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    Gawker: Apple’s Worst Security Breach: 114,000 iPad Owners Exposed

    Gawker reports on a security problem by AT&T that Gawker says has exposed the personal data of 114,000 Apple iPad owners. AT&T has admitted the breach, but has not identified how many iPad owners were affected. Gawker was tipped off by a member of Goatse Security.

    Apple has suffered another embarrassment. A security breach has exposed iPad owners including dozens of CEOs, military officials, and top politicians. They—and every other buyer of the cellular-enabled tablet—could be vulnerable to spam marketing and malicious hacking.

    The breach, which comes just weeks after an Apple employee lost an iPhone prototype in a bar, exposed the most exclusive email list on the planet, a collection of early-adopter iPad 3G subscribers that includes thousands of A-listers in finance, politics and media, from New York Times Co. CEO Janet Robinson to Diane Sawyer of ABC News to film mogul Harvey Weinstein to Mayor Michael Bloomberg. It even appears that White House Chief of Staff Rahm Emanuel’s information was compromised.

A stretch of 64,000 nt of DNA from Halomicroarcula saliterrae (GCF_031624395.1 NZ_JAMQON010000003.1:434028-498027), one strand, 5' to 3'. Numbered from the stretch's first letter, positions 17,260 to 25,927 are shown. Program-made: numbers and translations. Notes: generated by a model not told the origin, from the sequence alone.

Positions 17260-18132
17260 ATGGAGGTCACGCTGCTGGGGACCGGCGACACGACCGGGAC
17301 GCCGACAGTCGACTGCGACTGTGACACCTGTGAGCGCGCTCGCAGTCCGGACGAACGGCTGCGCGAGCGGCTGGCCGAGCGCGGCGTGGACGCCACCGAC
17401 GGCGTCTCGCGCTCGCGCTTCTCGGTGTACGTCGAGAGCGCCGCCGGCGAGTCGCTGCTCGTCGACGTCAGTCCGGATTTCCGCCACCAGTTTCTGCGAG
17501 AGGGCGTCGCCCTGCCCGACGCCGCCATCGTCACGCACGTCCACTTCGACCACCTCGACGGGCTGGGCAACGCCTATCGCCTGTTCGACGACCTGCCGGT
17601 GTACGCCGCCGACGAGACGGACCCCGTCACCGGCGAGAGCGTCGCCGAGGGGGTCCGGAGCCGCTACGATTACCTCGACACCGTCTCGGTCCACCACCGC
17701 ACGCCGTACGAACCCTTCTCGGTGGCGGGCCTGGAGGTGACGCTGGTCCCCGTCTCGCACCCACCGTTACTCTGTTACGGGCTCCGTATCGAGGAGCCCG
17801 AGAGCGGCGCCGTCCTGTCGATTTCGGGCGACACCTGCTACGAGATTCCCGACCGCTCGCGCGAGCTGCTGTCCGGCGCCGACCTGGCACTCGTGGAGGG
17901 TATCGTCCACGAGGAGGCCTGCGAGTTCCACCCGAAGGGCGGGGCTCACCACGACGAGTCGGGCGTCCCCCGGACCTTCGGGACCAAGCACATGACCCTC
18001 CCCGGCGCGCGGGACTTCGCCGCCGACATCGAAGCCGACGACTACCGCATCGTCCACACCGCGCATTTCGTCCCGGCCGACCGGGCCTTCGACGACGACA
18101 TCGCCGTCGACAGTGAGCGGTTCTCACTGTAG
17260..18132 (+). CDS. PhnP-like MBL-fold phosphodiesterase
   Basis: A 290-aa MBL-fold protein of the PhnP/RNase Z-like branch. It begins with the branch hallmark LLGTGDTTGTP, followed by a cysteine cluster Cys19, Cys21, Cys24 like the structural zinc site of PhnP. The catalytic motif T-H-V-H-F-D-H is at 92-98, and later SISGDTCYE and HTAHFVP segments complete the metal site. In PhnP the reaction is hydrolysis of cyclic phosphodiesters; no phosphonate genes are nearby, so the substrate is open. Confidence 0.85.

It doesn’t stop there. According to the data we were given by the web security group that exploited vulnerabilities on the AT&T network, we believe 114,000 user accounts have been compromised, although it’s possible that confidential information about every iPad 3G owner in the U.S. has been exposed. […]

    Then there’s the question of whether any damage can be done using the ICC IDs. The Goatse Security member who contacted us was concerned that recent holes discovered in the GSM cell phone standard mean that it might be possible to spoof a device on the network or even intercept traffic using the ICC ID. Two other security experts we contacted were less confident in that assessment. Mobile security consultant and Nokia veteran Emmanuel Gadaix told us that while there have been “vulnerabilities in GSM crypto discovered over the years, none of them involve the ICC ID… as far as I know, there are no vulnerability or exploit methods involving the ICC ID.”

    AT&T told Gawker, “We are continuing to investigate and will inform all customers whose e-mail addresses and ICC IDS may have been obtained. We take customer privacy very seriously and while we have fixed this problem, we apologize to our customers who were impacted.”

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